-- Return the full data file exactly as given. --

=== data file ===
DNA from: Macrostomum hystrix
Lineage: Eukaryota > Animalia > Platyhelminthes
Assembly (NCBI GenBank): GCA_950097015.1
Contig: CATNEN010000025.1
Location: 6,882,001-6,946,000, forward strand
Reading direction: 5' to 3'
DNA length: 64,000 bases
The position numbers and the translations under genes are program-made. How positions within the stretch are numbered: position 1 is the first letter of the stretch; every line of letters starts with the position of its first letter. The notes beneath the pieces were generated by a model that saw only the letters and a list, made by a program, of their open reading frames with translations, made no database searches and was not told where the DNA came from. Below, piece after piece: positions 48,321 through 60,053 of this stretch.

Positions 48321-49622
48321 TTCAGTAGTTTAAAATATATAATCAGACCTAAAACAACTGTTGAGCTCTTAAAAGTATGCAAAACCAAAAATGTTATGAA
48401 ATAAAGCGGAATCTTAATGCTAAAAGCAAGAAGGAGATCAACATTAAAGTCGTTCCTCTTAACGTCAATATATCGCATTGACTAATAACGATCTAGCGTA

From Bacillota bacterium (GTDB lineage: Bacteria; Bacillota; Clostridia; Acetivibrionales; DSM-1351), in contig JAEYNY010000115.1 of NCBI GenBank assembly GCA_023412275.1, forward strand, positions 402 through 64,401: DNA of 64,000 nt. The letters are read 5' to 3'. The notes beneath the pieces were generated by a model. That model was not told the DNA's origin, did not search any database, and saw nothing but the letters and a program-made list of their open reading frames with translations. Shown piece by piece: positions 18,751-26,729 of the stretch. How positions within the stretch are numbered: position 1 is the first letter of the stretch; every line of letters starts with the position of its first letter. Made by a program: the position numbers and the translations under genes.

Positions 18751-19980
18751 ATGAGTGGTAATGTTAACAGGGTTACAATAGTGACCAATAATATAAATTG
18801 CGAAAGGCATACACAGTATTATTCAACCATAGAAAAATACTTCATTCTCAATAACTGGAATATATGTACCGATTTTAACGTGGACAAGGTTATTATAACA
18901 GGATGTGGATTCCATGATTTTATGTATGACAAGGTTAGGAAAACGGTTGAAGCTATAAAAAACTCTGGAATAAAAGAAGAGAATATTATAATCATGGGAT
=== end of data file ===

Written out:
DNA from: Macrostomum hystrix
Lineage: Eukaryota > Animalia > Platyhelminthes
Assembly (NCBI GenBank): GCA_950097015.1
Contig: CATNEN010000025.1
Location: 6,882,001-6,946,000, forward strand
Reading direction: 5' to 3'
DNA length: 64,000 bases
The position numbers and the translations under genes are program-made. How positions within the stretch are numbered: position 1 is the first letter of the stretch; every line of letters starts with the position of its first letter. The notes beneath the pieces were generated by a model that saw only the letters and a list, made by a program, of their open reading frames with translations, made no database searches and was not told where the DNA came from. Below, piece after piece: positions 48,321 through 60,053 of this stretch.

Positions 48321-49622
48321 TTCAGTAGTTTAAAATATATAATCAGACCTAAAACAACTGTTGAGCTCTTAAAAGTATGCAAAACCAAAAATGTTATGAA
48401 ATAAAGCGGAATCTTAATGCTAAAAGCAAGAAGGAGATCAACATTAAAGTCGTTCCTCTTAACGTCAATATATCGCATTGACTAATAACGATCTAGCGTA

From Bacillota bacterium (GTDB lineage: Bacteria; Bacillota; Clostridia; Acetivibrionales; DSM-1351), in contig JAEYNY010000115.1 of NCBI GenBank assembly GCA_023412275.1, forward strand, positions 402 through 64,401: DNA of 64,000 nt. The letters are read 5' to 3'. The notes beneath the pieces were generated by a model. That model was not told the DNA's origin, did not search any database, and saw nothing but the letters and a program-made list of their open reading frames with translations. Shown piece by piece: positions 18,751-26,729 of the stretch. How positions within the stretch are numbered: position 1 is the first letter of the stretch; every line of letters starts with the position of its first letter. Made by a program: the position numbers and the translations under genes.

Positions 18751-19980
18751 ATGAGTGGTAATGTTAACAGGGTTACAATAGTGACCAATAATATAAATTG
18801 CGAAAGGCATACACAGTATTATTCAACCATAGAAAAATACTTCATTCTCAATAACTGGAATATATGTACCGATTTTAACGTGGACAAGGTTATTATAACA
18901 GGATGTGGATTCCATGATTTTATGTATGACAAGGTTAGGAAAACGGTTGAAGCTATAAAAAACTCTGGAATAAAAGAAGAGAATATTATAATCATGGGAT